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Ambition is often the driving force in one's life. It is supposed to be the motivating factor that drives one towards success. Society also deems ambition a necessary quality of their leader. It can be said that Macbeth exhibits this quality of ambition. He is the strong, valiant warrior who has won in battle and brought victory to Scotland. However, Macbeth's quest to acquire more power-his ambition-ultimately leads to his tragic demise. How can one allow himself to be destroyed by such a thing? Before Duncan's murder, Macbeth questions and second guesses his ambitious tendencies and actions. Despite his anxiety, he succumbs to these tendencies and finds himself in an increasingly precarious situation, with his back against the wall and growing ever closer to his almost inevitable end. There is no doubt that Macbeth is a noble man. He risked everything he had to protect Scotland from Norway, and single-handedly took down the treacherous Thane of Cawdor: "Till that Bellona's bridegroom, lapped in proof, Confronted him ...read more.


Macbeth clearly realizes that his ambition is too great. It is about to make him do something that he knows is wrong, and is against everything he has supposedly stood for, yet he also knows there is nothing he can do to stop it. Macbeth second guesses his intent to murder Duncan before he commits the crime: "We will proceed no further in this business: He hath honored me of late, and I have bought golden opinions from all sorts of people." (1.7.31-33) He realizes that maybe he is just better off in the position he is in right now. Maybe he should wait and acquire his higher standing in a noble way. However, through the persuasion of Lady Macbeth, he commits the murder anyway. After the murder, one can see a clear shift in Macbeth. It was as if his killing of one man opened the flood gates for a litany of other murders he felt he needed to commit. ...read more.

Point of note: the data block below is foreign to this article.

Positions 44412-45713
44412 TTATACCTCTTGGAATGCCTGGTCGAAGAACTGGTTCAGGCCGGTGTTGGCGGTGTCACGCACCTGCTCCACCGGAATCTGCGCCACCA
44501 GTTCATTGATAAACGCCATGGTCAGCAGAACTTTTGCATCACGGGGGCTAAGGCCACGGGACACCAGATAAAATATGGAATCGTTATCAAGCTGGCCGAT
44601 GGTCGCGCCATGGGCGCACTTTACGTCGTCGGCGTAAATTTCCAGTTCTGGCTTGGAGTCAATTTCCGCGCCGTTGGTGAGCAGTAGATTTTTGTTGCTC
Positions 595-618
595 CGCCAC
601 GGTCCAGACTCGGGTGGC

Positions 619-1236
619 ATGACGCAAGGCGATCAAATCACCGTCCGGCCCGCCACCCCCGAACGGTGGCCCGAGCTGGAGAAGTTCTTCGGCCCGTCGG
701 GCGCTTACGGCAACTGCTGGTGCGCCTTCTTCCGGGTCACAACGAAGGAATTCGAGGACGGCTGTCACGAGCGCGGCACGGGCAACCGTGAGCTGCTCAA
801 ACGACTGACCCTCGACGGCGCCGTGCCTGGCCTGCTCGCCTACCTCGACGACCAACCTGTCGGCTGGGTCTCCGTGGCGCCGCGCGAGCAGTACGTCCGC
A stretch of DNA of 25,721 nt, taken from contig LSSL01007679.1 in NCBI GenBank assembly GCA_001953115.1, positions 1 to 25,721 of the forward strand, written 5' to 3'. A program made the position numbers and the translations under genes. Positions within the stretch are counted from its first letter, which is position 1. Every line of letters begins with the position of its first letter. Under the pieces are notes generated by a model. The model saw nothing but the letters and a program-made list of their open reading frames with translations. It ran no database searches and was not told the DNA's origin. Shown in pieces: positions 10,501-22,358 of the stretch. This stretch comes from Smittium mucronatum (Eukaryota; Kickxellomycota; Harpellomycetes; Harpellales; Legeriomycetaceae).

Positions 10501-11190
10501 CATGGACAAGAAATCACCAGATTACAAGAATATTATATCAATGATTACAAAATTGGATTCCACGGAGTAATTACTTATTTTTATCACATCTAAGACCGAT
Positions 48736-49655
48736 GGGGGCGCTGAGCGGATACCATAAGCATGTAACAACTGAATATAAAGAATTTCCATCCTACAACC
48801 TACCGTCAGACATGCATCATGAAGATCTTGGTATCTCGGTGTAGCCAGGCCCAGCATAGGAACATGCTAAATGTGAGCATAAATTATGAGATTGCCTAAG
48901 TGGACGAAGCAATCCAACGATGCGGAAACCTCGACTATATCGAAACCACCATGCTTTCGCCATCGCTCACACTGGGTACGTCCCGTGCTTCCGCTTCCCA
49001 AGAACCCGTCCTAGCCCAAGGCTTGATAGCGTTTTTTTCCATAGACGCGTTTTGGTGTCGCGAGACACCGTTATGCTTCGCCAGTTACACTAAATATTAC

This is obviously not the thought process of a noble main, which clearly indicates that Macbeth has lost, to some extent, his sanity. Through all these things, one can clearly see that Macbeth is headed on a path for disaster; a path started, and forcefully driven, by his ambition. His ambition drove him to kill Duncan so he could acquire the throne. His ambition then drove him to order the murders of Banquo and Fleance. Through that process alone, one could say that Macbeth's ambition did lead to his downfall. However, even more disastrous than the external consequences of his ambition were his internal consequences. Macbeth's ambition was constantly putting him in a struggle between right and wrong. Macbeth finally lost this battle, and succumbed to the evil side of his ambition. Being the successful, proud, and noble warrior that he was, maybe this loss of what was good inside of him was the root of Macbeth's insanity. One will never know, but it can be said that Macbeth's ambition, whether through his actions or through his own internal degradation, did ultimately lead to his demise. ...read more.

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